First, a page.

Updates, opinions and stories from the CBC App Team
The CBC App – working for teachers in 2022
Introducing the CBC App to schools has been a game-changer for both teachers and students. The app’s learner reports feature has been particularly helpful in tracking student progress throughout the term. With this feature, teachers can see how their students perform in class activities and end-term exams, and parents can get an accurate understanding of their child’s academic performance. The app’s ease of use has made a significant impact, with many teachers noting that it has saved them time and made their work much easier.
The CBC App team is continuously working on developing new features to make teaching even more efficient. One such feature that is in the pipeline is Syllabus Coverage, which will transform how teachers plan, assess, and keep records. With more exciting things in the works, the CBC App team is excited to see what 2023 holds in store.
Management made easier by the CBC App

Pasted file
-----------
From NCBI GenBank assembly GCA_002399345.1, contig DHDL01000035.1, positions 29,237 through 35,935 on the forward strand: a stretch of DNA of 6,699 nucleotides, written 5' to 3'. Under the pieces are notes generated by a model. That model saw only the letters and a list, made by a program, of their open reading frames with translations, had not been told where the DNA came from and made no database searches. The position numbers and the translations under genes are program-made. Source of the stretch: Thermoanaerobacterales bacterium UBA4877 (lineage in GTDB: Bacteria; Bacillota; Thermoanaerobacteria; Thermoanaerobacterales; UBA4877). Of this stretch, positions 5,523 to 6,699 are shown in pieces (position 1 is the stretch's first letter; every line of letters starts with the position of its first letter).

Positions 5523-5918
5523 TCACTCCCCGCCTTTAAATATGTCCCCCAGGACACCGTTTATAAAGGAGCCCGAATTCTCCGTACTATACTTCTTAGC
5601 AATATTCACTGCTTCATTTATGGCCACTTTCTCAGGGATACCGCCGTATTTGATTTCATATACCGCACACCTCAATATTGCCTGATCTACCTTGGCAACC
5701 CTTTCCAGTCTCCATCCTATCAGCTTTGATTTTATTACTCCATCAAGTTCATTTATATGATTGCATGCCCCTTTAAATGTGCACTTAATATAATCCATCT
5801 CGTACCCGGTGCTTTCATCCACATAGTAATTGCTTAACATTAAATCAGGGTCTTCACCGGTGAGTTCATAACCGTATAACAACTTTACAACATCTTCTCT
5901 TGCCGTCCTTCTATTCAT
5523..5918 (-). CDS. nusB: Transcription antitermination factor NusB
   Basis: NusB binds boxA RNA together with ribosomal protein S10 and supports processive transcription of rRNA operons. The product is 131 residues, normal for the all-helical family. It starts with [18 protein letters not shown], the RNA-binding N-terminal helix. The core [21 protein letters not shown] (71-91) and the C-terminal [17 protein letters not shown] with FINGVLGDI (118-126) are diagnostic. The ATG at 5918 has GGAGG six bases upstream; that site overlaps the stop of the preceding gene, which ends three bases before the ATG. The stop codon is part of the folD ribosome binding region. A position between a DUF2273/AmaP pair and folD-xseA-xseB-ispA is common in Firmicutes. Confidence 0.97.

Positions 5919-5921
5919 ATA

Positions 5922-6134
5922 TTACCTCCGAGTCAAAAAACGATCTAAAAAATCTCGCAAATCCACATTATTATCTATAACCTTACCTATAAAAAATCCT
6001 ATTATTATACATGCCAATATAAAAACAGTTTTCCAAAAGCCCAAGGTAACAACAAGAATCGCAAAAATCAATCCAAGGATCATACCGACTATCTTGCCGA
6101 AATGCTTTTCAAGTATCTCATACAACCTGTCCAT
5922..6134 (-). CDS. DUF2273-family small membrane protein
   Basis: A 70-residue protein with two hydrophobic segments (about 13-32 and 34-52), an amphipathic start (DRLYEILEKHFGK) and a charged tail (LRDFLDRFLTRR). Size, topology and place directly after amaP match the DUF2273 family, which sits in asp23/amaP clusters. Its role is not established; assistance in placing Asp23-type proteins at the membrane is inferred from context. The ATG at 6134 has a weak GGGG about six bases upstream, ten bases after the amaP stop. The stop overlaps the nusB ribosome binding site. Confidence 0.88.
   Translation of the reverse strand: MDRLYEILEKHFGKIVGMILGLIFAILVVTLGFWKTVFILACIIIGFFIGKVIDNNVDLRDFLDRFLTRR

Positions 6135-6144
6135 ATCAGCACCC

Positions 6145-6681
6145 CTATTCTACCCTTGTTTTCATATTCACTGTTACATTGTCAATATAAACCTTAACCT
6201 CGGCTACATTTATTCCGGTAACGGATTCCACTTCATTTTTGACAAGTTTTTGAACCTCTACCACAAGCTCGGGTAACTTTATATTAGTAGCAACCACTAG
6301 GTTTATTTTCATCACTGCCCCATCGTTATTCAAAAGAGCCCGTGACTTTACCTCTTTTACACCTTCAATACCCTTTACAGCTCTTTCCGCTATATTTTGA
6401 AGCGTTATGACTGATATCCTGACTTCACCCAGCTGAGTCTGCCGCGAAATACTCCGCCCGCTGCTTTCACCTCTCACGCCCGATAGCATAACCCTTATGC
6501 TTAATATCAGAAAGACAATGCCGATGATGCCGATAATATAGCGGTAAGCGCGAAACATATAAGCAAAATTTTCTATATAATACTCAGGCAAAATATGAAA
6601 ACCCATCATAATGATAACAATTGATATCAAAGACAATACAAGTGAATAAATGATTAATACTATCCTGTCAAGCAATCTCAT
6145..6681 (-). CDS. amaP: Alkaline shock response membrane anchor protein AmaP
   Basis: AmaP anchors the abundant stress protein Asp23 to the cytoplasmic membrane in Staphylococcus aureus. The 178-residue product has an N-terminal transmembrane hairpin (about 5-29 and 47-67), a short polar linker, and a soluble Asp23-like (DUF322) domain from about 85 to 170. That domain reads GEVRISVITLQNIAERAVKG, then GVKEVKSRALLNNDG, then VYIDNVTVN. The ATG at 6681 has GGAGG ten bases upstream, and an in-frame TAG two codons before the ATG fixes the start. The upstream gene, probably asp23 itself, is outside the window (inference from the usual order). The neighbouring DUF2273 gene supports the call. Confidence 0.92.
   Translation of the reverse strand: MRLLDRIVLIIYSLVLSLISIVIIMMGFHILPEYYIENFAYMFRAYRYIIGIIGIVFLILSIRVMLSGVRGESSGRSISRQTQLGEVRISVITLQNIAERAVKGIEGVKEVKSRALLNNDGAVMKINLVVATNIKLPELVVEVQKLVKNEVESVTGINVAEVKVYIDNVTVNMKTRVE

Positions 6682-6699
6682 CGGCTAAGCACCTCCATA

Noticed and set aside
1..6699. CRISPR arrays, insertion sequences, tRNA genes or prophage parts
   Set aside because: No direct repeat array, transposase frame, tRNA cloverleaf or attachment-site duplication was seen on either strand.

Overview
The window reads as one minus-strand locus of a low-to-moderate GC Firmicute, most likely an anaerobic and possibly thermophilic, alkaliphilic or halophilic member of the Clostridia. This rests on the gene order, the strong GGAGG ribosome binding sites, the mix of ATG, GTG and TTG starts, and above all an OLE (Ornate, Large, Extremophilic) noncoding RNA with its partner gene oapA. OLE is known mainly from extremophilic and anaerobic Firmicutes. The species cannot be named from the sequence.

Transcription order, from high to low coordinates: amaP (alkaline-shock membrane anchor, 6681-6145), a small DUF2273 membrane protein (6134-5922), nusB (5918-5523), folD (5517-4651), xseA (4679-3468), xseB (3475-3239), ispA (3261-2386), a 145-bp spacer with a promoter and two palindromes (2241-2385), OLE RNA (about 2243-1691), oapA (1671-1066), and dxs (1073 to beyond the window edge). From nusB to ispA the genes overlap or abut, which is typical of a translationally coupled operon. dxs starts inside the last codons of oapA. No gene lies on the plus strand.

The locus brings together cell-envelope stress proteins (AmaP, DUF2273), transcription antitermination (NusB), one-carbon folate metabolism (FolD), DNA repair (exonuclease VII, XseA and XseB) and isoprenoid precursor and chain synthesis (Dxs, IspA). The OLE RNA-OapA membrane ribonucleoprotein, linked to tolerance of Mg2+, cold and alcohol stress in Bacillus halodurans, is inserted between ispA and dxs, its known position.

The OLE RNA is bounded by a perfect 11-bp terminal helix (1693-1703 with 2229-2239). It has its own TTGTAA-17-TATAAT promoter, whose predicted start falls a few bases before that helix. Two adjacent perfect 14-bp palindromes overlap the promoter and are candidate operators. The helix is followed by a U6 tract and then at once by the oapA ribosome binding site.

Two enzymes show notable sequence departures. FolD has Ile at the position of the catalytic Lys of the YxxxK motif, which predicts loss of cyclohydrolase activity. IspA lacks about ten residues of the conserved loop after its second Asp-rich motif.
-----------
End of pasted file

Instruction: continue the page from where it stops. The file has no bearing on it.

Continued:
The CBC App is revolutionizing the way teachers and administrators operate in schools. Its simplicity and user-friendly interface make it easy for teachers to use and save a significant amount of time. The automation feature of the App has lessened the workload of teachers, allowing them to enjoy teaching again. With its comprehensive end-of-term reports, parents can have an accurate understanding of their child’s learning journey throughout the term. The CBC App has also brought cost savings to schools by eliminating the need to print end-term reports and reducing the cost of assessment books. The App has also enabled greater accountability among managers, who can now track their teachers’ work and provide proper feedback. Overall, the CBC App has received positive feedback from school administrators, teachers, and parents, making it a solid investment for any school.
Should we scrap CBC?
There is a massive debate about CBC in the country right now. There are those that think it should be scrapped and there are those that think it hasn’t been given a fair shake of the stick yet. According to Mike here, the problem is not the system but the implementation of the system.